Hoja Verde Chocolate

Just when I thought I had heard every cool thing one could know about chocolate and its production here comes Hoja Verde with their factory right on the equator. Since 2014 it has been in Cayambe, Ecuador, bisected by the equator. One half is located in the northern hemisphere and the other half in the southern hemisphere.

Their beans, the now famous Arriba or cocoa Nacional, are sourced from an area above the Guavas river in Ecuador. I have written about them before as their lovely floral notes and lack of bitterness are fairly legendary.

Let’s start with the four bonbons, all made with 58% dark chocolate. I have an affinity for chocolate with passion fruit and this little gem combined them in a happy marriage of crisply tempered chocolate encasing a delicious filling of passion fruit, whole milk and sugar. Rich, sweet, and decadent. Guava was also stellar. Mint, with its creamy green filling rang in at a perfect pitch of sharp coolness, while tangerine had a surprisingly mellow citrus flavor.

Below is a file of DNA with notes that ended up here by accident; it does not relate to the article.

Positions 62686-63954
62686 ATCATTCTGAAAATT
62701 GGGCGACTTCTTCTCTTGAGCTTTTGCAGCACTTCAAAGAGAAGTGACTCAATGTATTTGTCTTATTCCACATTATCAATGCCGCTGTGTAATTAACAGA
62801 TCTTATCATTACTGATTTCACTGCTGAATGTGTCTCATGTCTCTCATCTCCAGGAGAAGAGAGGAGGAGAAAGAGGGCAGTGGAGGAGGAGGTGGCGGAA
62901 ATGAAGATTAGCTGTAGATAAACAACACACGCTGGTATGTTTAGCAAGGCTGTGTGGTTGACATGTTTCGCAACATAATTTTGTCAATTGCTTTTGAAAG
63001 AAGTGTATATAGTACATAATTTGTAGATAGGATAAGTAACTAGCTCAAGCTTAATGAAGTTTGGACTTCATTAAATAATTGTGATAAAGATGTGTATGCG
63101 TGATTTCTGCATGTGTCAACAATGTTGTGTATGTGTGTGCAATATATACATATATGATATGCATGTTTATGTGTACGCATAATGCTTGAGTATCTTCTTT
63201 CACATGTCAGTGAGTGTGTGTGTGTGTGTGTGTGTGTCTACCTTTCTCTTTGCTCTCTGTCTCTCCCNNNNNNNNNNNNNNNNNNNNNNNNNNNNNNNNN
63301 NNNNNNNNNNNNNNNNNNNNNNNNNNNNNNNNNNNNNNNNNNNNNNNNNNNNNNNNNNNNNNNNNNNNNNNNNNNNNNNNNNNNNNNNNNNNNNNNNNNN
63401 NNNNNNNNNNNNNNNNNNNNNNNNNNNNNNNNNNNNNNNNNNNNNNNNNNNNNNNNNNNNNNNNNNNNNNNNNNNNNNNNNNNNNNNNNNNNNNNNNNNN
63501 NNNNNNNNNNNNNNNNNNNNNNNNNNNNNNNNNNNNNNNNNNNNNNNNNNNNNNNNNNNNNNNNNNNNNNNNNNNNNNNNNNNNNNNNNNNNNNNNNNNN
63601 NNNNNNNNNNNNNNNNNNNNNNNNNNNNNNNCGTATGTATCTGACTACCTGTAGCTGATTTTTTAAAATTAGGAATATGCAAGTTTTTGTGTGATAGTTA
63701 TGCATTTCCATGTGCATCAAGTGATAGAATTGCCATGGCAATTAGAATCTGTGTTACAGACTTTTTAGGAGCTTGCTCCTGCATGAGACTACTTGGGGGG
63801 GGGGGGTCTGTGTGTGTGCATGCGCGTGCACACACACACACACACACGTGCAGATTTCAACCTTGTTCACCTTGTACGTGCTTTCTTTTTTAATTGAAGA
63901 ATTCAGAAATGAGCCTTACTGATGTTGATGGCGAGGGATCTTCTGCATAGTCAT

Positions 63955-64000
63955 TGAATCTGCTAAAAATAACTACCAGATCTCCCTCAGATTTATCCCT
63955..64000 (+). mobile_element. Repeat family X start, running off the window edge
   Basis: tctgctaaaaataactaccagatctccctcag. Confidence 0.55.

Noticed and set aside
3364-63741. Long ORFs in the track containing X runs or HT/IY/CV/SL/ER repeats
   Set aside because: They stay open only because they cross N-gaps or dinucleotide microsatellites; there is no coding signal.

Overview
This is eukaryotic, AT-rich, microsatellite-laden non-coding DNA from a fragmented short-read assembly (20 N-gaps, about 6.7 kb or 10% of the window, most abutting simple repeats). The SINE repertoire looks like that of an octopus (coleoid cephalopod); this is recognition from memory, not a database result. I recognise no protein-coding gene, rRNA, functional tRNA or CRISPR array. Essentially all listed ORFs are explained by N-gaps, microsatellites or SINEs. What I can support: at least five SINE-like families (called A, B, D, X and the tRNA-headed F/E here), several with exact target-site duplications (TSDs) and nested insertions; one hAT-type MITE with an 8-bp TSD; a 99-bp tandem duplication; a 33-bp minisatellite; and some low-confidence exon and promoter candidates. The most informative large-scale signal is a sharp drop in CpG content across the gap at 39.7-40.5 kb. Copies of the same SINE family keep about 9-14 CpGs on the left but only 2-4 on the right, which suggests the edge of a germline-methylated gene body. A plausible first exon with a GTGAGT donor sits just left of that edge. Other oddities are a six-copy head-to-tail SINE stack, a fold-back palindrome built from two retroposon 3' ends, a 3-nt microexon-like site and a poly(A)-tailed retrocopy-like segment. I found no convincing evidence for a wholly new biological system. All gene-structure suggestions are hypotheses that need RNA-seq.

I also sampled eight 50 gram bars, each with 14 rectangular pieces. The 50% dark milk bar was just luscious. There’s nothing like a great dark milk chocolate and this one hit a home run with its adult, not-too-sweet flavor, snappy temper, and smooth texture.

There are three 58% bars, all somewhat sweet, but still full of dark bean complexity and depth. One had crunchy peanuts embedded on its side, another was mixed with toasted quinoa, giving a more subtle textural interest, and the third was infiltrated with chia seeds that gave it a slightly more pronounced crunch.

The remaining bars did not have add-ins, which allowed for the full flavor profile of the beans to come through. All had a firm temper. The 58% and 66% bars have 4 grams of sugar per 10 grams of chocolate. The 66% was far more layered, reminiscent of dark fruits and dusky florals. The 58% was better suited to the three previously mentioned bars. 72% was sublime. Those same dark fruity notes with chestnut and a perfectly balanced long dry finish. 80%, an almost black chocolate, was also immensely satisfying as it had everything the 72% offered plus a deeper, earthier, perfectly rounded flavor not easily achieved in an 80% bar. To me, Arriba beans shine in the bars with higher cacao content as they bring a softness to what might otherwise be too intense.

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